Shifting fishing norms in the Philippines
Increase adoption of Marine Protected Area (MPA) fishing regulations in the Philippines.
Multiple municipalities across the islands.
National and municipal government units; USAID; Rare.
Protecting marine areas to ensure more fish for the future.
Even though MPAs were already established and well-known at these sites, there was still a high rate of illegal fishing both inside and outside the MPAs causing declines in coral health and fish populations, impacting both the environment and the livelihoods of fishers.
Grouper mascot in Lianga shares importance of MPA with fishers and their families
(photo: A.G. Sano)
From qualitative research findings, it was determined that most fishers followed fishing rules only due to the presence of enforcement personnel, and when enforcement efforts decreased, intrusions into the MPA would increase. Therefore, it seemed there was not yet an established social norm among fishers to follow the rules, which was validated through quantitative research that showed fisher-to-fisher discussions about the importance of following MPA regulations was below 50%. Peer-to-peer discussion is critical for establishing a social norm and sustaining behavior over the long-term.
“Fish in the right place using the right gear”. This strategy was chosen to create a social norm around the “right” way to fish while also being accessible enough for non-fishers to reinforce socially. The broad scope of “in the right place” and “right gear” provides flexibility for each municipality to identify specific regulations to promote, and it can expand to include new regulations that may be created in the future.
Outreach focused most heavily on increasing peer-to-peer discussion and promoting the desired behaviors to establish a reinforcing social norm around protecting the MPAs. This included a full marketing campaign with messages that communicated empowerment, efficacy, and pride around following MPA regulations with benefits that were personally meaningful to fishers (food security); hosting events and festivals that sparked enthusiasm and discussion around MPA benefits; and conducting more dynamic meetings and workshops among fishers on how to manage their coastal resources.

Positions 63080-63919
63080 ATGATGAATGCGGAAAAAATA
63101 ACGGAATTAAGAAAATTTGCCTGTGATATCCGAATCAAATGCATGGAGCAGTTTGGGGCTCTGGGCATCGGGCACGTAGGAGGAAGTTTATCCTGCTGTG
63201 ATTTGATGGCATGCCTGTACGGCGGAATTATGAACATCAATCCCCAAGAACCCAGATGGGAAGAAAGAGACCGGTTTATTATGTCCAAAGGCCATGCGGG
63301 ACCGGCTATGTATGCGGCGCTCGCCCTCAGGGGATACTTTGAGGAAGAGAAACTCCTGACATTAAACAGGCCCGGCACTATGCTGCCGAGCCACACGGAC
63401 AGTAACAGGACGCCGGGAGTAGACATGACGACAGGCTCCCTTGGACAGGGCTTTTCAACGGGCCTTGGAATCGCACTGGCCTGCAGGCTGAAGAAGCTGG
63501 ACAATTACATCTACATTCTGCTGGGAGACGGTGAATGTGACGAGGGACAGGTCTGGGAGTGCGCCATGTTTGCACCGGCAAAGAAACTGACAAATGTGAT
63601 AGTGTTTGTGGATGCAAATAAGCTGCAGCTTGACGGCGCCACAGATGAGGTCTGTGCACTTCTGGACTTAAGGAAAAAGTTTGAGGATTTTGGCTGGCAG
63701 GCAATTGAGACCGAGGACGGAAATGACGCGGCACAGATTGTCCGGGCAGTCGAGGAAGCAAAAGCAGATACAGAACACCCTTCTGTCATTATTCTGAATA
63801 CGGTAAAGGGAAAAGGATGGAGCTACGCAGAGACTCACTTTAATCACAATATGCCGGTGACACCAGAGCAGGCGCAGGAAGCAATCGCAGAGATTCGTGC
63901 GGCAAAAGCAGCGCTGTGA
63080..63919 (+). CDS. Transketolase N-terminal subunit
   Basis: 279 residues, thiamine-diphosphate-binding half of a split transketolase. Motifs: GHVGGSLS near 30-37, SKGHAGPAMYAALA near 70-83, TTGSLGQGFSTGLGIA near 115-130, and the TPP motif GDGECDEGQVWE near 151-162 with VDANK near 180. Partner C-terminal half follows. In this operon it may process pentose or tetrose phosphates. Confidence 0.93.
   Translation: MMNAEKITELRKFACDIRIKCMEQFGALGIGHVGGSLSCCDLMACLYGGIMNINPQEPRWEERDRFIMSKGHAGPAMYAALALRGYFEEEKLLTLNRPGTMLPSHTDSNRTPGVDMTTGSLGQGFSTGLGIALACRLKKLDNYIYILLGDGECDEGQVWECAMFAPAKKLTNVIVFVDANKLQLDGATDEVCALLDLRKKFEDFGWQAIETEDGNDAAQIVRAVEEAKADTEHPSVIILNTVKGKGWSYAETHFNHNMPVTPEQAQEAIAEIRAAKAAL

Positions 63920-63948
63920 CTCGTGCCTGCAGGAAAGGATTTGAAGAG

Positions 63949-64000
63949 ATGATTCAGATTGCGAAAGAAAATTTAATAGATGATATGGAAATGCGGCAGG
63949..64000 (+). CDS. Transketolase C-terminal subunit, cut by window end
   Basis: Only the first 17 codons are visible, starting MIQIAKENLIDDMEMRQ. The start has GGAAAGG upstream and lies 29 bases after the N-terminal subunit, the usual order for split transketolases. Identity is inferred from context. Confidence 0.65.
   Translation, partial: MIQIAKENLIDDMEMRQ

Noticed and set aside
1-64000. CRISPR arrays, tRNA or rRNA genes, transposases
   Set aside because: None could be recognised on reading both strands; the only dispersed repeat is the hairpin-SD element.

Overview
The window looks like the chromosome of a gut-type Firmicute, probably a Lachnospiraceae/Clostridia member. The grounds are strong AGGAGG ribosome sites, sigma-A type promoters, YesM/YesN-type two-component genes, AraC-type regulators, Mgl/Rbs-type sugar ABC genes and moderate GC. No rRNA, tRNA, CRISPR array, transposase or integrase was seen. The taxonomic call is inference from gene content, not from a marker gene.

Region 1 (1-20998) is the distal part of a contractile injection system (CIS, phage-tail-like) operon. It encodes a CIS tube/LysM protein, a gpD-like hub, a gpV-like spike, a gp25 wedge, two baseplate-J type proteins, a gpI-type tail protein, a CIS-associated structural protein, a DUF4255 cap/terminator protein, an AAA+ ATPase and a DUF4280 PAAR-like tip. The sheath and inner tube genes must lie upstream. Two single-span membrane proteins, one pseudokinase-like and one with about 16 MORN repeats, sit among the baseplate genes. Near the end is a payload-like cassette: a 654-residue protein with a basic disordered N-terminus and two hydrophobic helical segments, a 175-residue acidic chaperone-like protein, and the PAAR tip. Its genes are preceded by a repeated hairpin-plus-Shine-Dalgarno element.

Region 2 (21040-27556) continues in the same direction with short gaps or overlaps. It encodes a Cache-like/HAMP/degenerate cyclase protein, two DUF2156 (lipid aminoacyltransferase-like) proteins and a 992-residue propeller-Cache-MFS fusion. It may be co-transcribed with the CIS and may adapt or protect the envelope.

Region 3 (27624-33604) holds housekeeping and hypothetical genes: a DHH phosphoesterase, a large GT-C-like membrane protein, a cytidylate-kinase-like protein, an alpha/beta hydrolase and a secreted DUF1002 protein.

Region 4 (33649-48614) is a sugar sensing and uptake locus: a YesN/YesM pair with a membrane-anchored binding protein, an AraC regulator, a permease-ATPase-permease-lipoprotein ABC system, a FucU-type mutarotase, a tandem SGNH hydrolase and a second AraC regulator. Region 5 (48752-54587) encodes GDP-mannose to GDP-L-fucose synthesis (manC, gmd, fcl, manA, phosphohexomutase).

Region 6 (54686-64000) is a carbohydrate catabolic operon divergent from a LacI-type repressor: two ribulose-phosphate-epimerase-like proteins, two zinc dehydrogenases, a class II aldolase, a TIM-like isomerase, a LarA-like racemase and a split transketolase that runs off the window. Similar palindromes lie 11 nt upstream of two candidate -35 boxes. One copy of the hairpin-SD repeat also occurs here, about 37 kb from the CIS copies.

Caramoan enforcement team together with fishers proudly show-off campaign posters
(photo: A.G. Sano)
On average, sites saw a statistically significant increase of 21.6pp for increasing conversations (from 48.5% to 70.1%). More than two-thirds of fishers have spoken with someone about the benefits of a well-enforced MPA; a strong indicator that the fishing community is developing more self-reinforcing social norms around legal fishing behaviors.
There was an 8.3pp increase in adoption of legal fishing behaviors (68.9% to 77.2%) which is good forward progress in reaching the majority of fishers, and sustained efforts at these sites will continue to increase behavior change.